Some computer threats aren’t immediately apparent, and they aren’t often talked about by the so-called experts. They’re risks that you can’t block by just turning on your anti-virus software or by avoiding certain email attachments. Let’s look at seven of these threats now.
1—Unprotected Home WiFi
The easiest wireless router to connect to is the unprotected wireless router. There’s no password, so there’s no hassle when you want to connect. That’s a tempting reason to setup your home router with an open connection, but I suggest you take the extra few minutes to password-protect your router.
There’s two reasons—privacy and liability. I’ll discuss privacy in another section because the liability part can get you sent to jail.
If you own an open router, anyone can connect to the Internet through your router. Sure, that means they can hog your bandwidth, but that isn’t as much as a problem as when they use your Internet connection to do something illegal—such as download child pornography.
When the police discover someone do something illegal on the Internet, they track down the Internet Protocol (IP) address of the offender. Then they contact the Internet Service Provider (ISP) which owns that IP address and get the home address for the customer using that IP addresses so they can get an arrest warrant.
If the police track the IP address back to your wireless router, they’re going to arrest you, not the person who was accessing the Internet through your open router. You may be able to make a case in court that it wasn’t you, but it will probably cost you thousands of dollars in legal fees to make that point in addition to the jail time, bond money, and cost to your career of being accused of downloading child pornography.
The five minutes it takes to secure your router can avoid all of that, so I highly recommend it.
2—Unprotected Public Wifi
When you use an unprotected wireless connection in public, anyone within range of the router (which can be up to a mile with the right equipment) can snoop on your connection.
Not only can they see the same web pages you visit, but they can also access the hidden HTTP cookie your Web browser sends to websites to identify you.
For example, you login to Facebook, whether at home or in public. When you open up Facebook at the public coffee shop, your computer sends a secret message (cookie) to Facebook saying, “This is _____. Remember me?” Facebook verifies the secret and lets you access your wall and other information.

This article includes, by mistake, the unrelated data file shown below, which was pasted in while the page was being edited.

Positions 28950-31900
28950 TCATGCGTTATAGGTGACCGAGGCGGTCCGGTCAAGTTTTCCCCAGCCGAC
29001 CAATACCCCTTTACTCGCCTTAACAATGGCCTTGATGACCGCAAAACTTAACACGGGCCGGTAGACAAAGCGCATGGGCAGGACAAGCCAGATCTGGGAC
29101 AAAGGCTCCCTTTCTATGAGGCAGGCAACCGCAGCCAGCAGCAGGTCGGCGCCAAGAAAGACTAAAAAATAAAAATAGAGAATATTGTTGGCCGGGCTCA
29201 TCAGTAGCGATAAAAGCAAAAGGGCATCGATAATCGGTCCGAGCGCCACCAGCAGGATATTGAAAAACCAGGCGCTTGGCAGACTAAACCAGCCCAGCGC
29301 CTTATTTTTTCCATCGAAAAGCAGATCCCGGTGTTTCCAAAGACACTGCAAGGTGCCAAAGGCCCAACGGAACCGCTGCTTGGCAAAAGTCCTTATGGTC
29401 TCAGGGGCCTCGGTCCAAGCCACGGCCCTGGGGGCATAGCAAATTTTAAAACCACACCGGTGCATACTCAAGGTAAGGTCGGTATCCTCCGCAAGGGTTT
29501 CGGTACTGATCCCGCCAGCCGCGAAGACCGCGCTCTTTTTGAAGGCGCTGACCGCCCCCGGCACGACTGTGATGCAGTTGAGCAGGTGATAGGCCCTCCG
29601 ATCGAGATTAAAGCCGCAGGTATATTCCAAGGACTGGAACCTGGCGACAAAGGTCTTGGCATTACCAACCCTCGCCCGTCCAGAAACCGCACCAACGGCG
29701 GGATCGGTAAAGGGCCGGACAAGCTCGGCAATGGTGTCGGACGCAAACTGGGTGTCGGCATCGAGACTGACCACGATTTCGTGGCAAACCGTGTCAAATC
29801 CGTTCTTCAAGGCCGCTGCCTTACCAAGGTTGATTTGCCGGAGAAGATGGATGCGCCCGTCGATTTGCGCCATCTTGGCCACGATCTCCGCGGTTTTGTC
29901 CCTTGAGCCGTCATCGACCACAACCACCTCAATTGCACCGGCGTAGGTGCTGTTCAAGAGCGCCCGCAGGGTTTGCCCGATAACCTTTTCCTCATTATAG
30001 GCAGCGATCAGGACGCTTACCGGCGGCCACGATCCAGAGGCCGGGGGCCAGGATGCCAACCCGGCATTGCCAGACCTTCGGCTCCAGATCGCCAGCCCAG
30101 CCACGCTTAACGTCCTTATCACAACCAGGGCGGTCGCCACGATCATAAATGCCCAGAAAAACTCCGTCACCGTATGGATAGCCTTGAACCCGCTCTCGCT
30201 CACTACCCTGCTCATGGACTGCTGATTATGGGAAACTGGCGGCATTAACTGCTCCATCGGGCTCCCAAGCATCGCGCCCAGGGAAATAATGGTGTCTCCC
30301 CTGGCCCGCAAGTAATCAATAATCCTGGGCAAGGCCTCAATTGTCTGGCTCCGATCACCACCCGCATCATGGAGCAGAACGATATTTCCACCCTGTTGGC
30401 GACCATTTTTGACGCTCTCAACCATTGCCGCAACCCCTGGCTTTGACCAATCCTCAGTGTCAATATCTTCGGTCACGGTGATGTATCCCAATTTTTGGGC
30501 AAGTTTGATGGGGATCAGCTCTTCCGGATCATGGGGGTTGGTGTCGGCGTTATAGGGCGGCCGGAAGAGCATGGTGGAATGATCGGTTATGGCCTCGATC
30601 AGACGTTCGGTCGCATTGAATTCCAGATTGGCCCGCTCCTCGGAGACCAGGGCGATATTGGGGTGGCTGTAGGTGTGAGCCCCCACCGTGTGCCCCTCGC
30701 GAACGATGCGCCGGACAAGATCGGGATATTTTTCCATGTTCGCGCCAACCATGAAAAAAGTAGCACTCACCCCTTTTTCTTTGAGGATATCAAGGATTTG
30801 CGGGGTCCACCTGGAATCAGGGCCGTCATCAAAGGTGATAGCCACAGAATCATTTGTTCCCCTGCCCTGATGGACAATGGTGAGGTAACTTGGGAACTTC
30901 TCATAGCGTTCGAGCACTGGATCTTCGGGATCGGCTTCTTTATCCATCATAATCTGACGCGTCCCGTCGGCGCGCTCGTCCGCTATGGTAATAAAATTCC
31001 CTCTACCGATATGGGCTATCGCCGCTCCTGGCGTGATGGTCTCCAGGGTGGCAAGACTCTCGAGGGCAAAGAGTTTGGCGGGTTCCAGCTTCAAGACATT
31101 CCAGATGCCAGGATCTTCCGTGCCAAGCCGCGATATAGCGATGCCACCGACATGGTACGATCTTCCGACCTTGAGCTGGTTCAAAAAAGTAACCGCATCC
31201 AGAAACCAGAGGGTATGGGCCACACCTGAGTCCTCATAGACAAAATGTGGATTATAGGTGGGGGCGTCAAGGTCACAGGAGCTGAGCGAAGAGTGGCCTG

But when you send that cookie at the coffee shop on the unprotected connection, anyone else who is listening to the wireless connection can grab your cookie. Then they can send it to Facebook and Facebook will show them your wall and other information.
This method doesn’t just apply to Facebook, but almost every website on the Internet. The only websites which are secure are the websites which run in SSL (HTTPS) mode all the time. Your Web browser indicates you’re on a secure website by turning the address bar green or gold. (Different colors for different browsers.)
I recommend that you avoid unprotected Internet, but if you must use it, open your Web browser in private mode (also called incognito)—look in the File menu or try pressing Ctrl-Shift-N. Private mode won’t send any of your usual cookies, so as long as you don’t log into any sites, you should be safe.
3—Losing It All
What if a hacker uses the above technique or another technique to access your online account, what is he likely to do? The answer, unfortunately, includes a likely possibility that he’ll wipe out all of your data.
Some hackers are just bad intentioned—they delete all of your data out of spite. Other hackers use your account for some scam, but then they delete all of your data to make it harder for your to undo the scam.
For example, a common scam is the Western Union scam. A hacker breaks into your email account and sends everyone in your address book an email telling them you’re stuck in a foreign country and you’ve lost your wallet. The email continues with a plea for your friends to send you a few hundred dollars by Western Union Moneygram.